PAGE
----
Lexington Friends continue the 350 year-old tradition of silent worship. We have no clergy, and our worship has no sermon, no order of service, and no sacraments. We sit together in silence, in a circular formation, facing each other. We seek to still our minds in order to “listen” and learn how we are spiritually led. If someone is moved, he or she may speak from the silence. Such spoken messages are usually brief. Some weeks, there may be half a dozen messages spoken during the hour, and occasionally we sit in silence for the whole hour.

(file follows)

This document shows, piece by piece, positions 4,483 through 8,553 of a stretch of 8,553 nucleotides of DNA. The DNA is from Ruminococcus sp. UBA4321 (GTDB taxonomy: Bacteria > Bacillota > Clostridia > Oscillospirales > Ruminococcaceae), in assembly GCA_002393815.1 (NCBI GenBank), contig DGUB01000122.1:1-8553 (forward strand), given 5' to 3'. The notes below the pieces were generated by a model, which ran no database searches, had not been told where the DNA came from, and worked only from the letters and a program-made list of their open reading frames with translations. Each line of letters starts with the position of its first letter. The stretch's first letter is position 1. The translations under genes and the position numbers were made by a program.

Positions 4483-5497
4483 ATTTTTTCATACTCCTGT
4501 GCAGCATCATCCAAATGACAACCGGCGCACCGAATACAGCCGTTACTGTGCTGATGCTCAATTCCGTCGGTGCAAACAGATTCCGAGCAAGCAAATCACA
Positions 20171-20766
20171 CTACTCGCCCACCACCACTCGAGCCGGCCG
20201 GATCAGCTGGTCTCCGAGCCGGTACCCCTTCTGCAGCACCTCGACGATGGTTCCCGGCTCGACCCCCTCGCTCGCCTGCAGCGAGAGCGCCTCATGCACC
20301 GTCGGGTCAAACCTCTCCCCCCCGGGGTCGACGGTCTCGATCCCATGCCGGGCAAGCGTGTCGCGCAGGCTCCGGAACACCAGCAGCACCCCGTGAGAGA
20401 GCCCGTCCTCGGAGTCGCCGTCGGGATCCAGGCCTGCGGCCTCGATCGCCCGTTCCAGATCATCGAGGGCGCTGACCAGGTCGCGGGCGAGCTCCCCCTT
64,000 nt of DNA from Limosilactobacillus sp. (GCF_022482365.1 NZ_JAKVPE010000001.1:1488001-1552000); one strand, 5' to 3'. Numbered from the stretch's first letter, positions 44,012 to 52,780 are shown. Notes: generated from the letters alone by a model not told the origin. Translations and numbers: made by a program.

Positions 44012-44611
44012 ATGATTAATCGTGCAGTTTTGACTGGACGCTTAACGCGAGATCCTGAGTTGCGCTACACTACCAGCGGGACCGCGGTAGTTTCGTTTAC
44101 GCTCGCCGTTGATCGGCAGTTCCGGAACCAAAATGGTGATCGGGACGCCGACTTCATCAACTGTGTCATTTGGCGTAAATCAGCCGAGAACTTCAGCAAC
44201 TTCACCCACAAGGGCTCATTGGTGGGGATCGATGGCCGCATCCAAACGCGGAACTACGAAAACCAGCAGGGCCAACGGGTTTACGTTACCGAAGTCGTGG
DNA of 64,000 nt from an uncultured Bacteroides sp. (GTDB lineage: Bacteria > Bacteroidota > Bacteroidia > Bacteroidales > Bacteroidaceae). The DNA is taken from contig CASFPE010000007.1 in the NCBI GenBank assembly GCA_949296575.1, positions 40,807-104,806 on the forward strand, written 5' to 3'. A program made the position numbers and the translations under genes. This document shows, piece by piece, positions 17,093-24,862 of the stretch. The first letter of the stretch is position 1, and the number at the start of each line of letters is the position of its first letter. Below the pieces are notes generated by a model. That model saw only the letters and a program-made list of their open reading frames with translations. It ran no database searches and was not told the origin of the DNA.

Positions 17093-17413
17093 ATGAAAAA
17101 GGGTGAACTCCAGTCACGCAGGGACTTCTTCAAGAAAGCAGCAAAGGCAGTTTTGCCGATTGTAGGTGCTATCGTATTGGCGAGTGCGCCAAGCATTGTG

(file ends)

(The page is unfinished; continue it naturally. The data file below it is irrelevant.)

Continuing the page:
In our culture, many people are uncomfortable with prolonged silences. But, we generally find the silence to be rich and a time to slow down and reach for a profound center within. Many times the messages of others speak to our own conditions. It is not unusual for newcomers to find this experience very moving. But of course, this type of worship is not necessarily congenial for all people.
At Lexington Friends Meeting, worship lasts about one hour. The Clerk ends the worship by shaking hands with the persons beside him or her. Everyone then shakes the hands with those around them. Following announcements, each person has a chance to introduce themselves. During these introductions, Friends may simply give their name or speak about a high or low of their week or about a message that came to them during worship but did not quite “gel”. We find this sharing to be a way of getting to know one another that builds community.